Copper prices, home sales fallA decline in the price of copper and the U.S. housing slump may be related.

Copper fell to its lowest price in two weeks amidst reports that the real estate market was experiencing a major slump in home sales, Bloomberg reports. Purchases of previously owned homes fell 27.2 percent to a 3.83 million annual rate, according to figures from the National Association of Realtors. In contrast, the median forecast of economists surveyed by Bloomberg was 4.65 million. Meanwhile, copper futures for December delivery fell 5.05 cents, or 1.5 percent, to close at $3.262 a pound.

"The economy is stumbling," Lannie Cohen, the president of Capitol Commodity Services in Indianapolis, told Bloomberg. "The copper picture is all about demand."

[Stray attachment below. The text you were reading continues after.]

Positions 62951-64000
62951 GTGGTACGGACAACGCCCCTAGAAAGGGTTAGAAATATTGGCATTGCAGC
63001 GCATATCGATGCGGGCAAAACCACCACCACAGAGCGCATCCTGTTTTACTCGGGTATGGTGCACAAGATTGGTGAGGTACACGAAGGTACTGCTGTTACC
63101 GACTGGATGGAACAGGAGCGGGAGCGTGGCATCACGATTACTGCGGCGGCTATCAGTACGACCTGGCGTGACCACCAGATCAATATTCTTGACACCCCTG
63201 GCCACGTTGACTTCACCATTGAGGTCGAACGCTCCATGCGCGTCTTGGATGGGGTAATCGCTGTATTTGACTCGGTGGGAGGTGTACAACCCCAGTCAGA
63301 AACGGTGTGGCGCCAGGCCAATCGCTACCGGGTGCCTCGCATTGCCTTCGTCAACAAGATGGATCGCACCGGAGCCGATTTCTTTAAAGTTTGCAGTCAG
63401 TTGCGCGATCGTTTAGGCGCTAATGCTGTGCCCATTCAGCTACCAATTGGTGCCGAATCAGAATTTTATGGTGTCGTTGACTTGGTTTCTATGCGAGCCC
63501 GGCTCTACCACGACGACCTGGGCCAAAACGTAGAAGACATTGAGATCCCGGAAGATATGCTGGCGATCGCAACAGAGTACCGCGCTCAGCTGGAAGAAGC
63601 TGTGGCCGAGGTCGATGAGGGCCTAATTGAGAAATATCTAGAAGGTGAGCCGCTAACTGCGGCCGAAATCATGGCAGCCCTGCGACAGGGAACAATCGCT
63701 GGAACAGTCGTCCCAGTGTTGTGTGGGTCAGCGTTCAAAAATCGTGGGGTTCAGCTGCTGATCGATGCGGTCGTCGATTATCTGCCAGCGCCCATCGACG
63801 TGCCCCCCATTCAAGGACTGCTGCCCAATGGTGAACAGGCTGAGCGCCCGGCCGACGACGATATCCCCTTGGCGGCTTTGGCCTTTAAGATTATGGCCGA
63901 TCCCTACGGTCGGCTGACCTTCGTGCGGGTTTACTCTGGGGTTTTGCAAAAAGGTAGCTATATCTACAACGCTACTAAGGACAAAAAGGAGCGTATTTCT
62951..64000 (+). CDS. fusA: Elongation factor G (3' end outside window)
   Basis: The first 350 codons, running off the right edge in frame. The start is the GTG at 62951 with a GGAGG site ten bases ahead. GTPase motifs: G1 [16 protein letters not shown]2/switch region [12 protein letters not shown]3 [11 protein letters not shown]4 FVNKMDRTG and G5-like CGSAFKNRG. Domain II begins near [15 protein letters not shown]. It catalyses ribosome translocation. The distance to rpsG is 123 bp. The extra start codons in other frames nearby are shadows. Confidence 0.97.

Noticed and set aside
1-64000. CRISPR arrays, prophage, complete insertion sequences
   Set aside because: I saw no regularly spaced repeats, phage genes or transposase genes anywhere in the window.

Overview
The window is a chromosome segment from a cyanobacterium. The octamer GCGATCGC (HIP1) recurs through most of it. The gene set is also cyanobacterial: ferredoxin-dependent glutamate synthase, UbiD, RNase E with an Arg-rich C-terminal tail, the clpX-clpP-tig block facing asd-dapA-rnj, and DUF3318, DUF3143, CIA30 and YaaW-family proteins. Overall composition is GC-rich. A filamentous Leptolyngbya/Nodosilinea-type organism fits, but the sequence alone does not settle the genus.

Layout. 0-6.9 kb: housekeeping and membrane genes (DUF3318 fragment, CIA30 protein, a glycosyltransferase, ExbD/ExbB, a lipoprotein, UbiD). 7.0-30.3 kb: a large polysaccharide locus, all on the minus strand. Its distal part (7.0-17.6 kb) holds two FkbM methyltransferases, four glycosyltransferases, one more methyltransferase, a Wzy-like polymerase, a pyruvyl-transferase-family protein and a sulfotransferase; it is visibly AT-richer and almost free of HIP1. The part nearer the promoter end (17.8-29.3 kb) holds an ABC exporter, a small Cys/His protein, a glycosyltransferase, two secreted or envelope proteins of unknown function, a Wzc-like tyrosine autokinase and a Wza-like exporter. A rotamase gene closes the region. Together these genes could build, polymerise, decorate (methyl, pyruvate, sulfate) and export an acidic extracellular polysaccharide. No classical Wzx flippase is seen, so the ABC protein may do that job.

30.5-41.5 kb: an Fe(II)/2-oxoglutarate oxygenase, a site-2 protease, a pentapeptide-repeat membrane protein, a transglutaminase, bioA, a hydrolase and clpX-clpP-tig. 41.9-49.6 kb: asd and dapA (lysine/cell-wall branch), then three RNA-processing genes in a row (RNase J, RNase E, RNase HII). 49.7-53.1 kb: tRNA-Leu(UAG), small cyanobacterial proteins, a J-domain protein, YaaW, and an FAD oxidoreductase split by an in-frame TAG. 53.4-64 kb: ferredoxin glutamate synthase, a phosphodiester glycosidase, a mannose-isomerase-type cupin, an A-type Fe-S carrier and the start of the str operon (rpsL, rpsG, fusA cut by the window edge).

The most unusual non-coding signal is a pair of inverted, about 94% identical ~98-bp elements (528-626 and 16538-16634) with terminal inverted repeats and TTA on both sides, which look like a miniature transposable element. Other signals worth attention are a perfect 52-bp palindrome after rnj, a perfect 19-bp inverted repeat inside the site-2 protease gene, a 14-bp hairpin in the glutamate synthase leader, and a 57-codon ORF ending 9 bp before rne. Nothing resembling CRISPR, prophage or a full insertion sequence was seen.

The United States is the second-largest consumer of copper in the world, second only to China. The metal is used in everything from electronic wiring to plumbing, roofing and cadding. It also has anti-microbial properties that make its use popular in hospitals.

The slump in home sales may account for much of the decline in demand for copper. Building and construction account for nearly half of copper demand in the U.S., according to an estimate by Bank of America Merrill Lynch.
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